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Eurasia Union-EU coop can change political configuration-Putin

October 04, 2011, 16:40 UTC+3

Russian Prime Minister Vladimir Putin wrote in his article on a new integration project for Eurasia, published by the Izvestiya newspaper on Tuesday

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MOSCOW, October 4 (Itar-Tass) — A balanced system of partnerships between the Eurasian Union and the EU “can create real conditions for changing the geopolitical and geo-economic configuration of the whole continent and would undoubtedly have a positive global effect,” Russian Prime Minister Vladimir Putin wrote in his article on a new integration project for Eurasia, published by the Izvestiya newspaper on Tuesday.

“It is obvious today that the global crisis that broke out in 2008 was of a structural nature,” the prime minister noted. “We also now can observe its acute relapses. The root of the problem is the accumulated global imbalances. At the same time the process of developing post-crisis models of global development is going with difficulty. For example – the actually stalled Doha round of negotiations, there are objective difficulties also within the WTO, the very principle of free trade and open markets is experiencing a serious crisis.”

“In our view, the development of common approaches, as they say, ‘from the bottom,’ can be a solution. Initially - within the existing regional structures - the EU, NAFTA, APEC, ASEAN and others, and then - through a dialogue between them,” Putin noted. “It is from such integration ‘building blocks’ that a more sustainable global economy may be formed.”

“For example, the two major unions of our continent - the European Union and the emerging Eurasian Union – building their interaction on the rules of free trade and compatibility of the management systems, objectively, including through the relations with third countries and regional bodies are capable of extending these principles to the whole space - from the Atlantic to the Pacific,” believes the Russian government head. “To a space that will be harmonious in its economic nature, but polycentric in terms of specific mechanisms and management decisions.”

“Then it would be logical to begin a constructive dialogue on the principles of interaction with countries of the Asia-Pacific, North American and other regions,” he believes.

“In this regard I would say that the Customs Union of Russia, Belarus and Kazakhstan has already started negotiations on creating a free trade zone with the European Free Trade Association,” Putin said.

“The issues of trade liberalisation, removing barriers to economic cooperation will be high on the agenda of the APEC forum to be held Vladivostok next year. Moreover, Russia will be promoting a common, coordinated position of the Customs Union and Common Economic Space,” he explained.

“Thus, our integration project is entering a qualitatively new level, it opens up broad prospects for economic development, creates additional competitive advantages,” the Russian government head noted.

“This pooling of efforts will allow us not only to integrate into the global economy and trade system, but also to really participate in the decision-making process that defines the rules of the game and determines the contours of the future,” he said.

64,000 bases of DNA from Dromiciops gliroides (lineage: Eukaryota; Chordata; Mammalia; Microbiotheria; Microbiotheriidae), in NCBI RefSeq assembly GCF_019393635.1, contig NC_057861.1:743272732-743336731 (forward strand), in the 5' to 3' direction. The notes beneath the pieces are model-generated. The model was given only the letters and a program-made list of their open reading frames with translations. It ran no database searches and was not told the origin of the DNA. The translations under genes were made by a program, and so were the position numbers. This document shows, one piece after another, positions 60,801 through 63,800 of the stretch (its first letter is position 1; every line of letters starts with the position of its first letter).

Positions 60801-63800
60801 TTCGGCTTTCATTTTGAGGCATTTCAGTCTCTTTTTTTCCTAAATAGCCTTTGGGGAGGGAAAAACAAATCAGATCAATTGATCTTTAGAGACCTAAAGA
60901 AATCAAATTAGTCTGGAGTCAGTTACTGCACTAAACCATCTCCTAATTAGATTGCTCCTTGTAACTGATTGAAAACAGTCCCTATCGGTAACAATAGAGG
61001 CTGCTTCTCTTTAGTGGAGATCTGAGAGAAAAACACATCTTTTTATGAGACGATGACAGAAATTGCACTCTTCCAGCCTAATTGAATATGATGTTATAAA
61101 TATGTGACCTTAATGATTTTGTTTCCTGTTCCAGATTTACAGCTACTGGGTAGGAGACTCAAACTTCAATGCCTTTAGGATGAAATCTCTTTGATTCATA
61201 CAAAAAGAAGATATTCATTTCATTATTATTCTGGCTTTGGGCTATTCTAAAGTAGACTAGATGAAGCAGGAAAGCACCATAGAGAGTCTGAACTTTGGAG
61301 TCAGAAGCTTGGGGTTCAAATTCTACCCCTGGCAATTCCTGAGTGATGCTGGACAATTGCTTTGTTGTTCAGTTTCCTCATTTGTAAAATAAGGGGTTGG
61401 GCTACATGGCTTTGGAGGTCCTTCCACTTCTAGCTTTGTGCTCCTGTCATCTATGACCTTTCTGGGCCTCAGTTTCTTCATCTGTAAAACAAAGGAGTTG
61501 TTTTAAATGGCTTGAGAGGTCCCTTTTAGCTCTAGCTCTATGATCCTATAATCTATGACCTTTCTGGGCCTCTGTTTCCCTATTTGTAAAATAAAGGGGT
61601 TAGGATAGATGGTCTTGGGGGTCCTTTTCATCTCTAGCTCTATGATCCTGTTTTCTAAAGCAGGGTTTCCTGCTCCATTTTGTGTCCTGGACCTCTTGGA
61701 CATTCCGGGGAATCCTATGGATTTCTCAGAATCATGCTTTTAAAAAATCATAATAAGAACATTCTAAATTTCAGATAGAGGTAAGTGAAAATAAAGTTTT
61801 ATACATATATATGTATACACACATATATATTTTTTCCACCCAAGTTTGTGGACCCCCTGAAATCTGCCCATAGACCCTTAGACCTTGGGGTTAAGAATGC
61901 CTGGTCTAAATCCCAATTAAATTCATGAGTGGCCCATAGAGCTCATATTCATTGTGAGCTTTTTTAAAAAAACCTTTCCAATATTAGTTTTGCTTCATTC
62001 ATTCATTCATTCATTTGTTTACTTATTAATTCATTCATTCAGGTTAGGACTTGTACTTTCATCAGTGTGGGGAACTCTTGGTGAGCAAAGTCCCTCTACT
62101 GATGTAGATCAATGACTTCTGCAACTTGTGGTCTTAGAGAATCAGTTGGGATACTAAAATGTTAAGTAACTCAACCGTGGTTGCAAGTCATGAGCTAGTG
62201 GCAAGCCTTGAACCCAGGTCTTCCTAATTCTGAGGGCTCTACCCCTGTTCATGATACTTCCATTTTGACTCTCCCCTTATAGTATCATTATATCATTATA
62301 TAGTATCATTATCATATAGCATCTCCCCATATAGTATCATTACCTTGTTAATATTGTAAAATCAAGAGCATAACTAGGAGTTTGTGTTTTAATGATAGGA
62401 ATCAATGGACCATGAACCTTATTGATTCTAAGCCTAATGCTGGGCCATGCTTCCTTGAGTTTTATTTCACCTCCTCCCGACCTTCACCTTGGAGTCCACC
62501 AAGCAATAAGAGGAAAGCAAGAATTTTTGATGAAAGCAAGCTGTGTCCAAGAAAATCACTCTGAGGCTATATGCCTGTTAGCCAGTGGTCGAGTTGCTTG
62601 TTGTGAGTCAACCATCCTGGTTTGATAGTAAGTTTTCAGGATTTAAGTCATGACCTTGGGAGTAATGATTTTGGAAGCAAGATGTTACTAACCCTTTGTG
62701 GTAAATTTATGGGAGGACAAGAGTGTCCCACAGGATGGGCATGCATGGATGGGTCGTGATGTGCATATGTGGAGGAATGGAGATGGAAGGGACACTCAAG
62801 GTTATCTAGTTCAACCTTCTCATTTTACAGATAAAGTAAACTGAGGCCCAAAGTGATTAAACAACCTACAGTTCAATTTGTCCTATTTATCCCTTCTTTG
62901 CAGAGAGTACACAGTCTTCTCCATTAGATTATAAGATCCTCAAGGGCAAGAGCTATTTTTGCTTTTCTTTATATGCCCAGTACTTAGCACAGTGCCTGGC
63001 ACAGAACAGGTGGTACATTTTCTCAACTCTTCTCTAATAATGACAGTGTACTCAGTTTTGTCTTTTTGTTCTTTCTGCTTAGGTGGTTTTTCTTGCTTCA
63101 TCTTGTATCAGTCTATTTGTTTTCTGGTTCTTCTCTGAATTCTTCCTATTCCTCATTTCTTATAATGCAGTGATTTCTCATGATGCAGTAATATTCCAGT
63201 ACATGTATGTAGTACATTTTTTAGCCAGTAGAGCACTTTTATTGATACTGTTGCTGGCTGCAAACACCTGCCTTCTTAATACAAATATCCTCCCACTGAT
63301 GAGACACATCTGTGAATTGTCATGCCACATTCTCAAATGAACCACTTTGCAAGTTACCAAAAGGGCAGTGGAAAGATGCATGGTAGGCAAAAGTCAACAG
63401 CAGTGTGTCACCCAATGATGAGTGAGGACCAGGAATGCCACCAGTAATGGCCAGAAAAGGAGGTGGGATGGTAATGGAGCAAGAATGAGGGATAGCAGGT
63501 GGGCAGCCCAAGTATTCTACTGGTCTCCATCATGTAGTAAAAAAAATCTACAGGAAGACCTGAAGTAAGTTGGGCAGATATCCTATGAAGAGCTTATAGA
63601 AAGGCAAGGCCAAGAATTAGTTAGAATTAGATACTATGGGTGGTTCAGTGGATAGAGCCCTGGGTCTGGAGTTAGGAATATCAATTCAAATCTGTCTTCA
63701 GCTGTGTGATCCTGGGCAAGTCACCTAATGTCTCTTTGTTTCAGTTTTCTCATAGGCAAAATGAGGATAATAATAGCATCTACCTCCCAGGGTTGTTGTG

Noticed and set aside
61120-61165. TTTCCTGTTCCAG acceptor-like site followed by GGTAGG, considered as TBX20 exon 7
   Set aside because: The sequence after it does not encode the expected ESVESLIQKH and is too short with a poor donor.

“I am convinced that the creation of the Eurasian Union, effective integration is the way that will allow its participants to take a rightful place in the complex world of the 21st century. Only by working together our countries will be able to join the leaders of global growth and civilisation progress, to attain success and prosperity,” according to the Russian prime minister.

He also noted in his article on the Eurasian Union creation that “there is no talk about rebuilding the USSR in one way or another.” “It would be naive to try to restore or copy something that belongs to the past, but a close integration based on new values and economic and political foundation is a demand of the present time.”

Russia, Belarus and Kazakhstan already have formed an economic alliance that has removed customs barriers in mutual trade during the past summer. They are to introduce unified market rules and regulations starting January 1. Putin said that Kyrgyzstan and Tajikistan are expected to join the grouping, The Associated Press reported.

“We aren’t going to stop at that and are putting forward an ambitious task of reaching a new, higher level of integration with the Eurasian Union,” Putin said. “Along with other key players and regional structures, such as the European Union, the United States, China and the Asia Pacific Economic Community, it should ensure stability of global development.”

Russia has long called for stronger cooperation between ex-Soviet nations, but earlier attempts at forging closer ties between them have failed due to sharp economic differences. Many former Soviet nations have looked westward and remain suspicious of Moscow's intentions, setting a rocky path to Putin’s “Eurasian Union,” according to AP.

Ukrainian President Viktor Yanukovich, considered more Russia-friendly than his pro-Western predecessor, has continued to focus on closer relations with the European Union, shattering Moscow's hopes for luring Ukraine into its orbit. Yanukovich complained last month that the Kremlin was trying to coerce Ukraine into joining the Customs Union of Russia, Belarus and Kazakhstan, and said that he wouldn't yield to pressure.

Putin’s plan also comes in potential competition with the Eastern Partnership, an initiative launched two years ago by Poland and Sweden. It aims to deepen European Union integration with six ex-Soviet nations: Georgia, Ukraine, Belarus, Moldova, Armenia and Azerbaijan.


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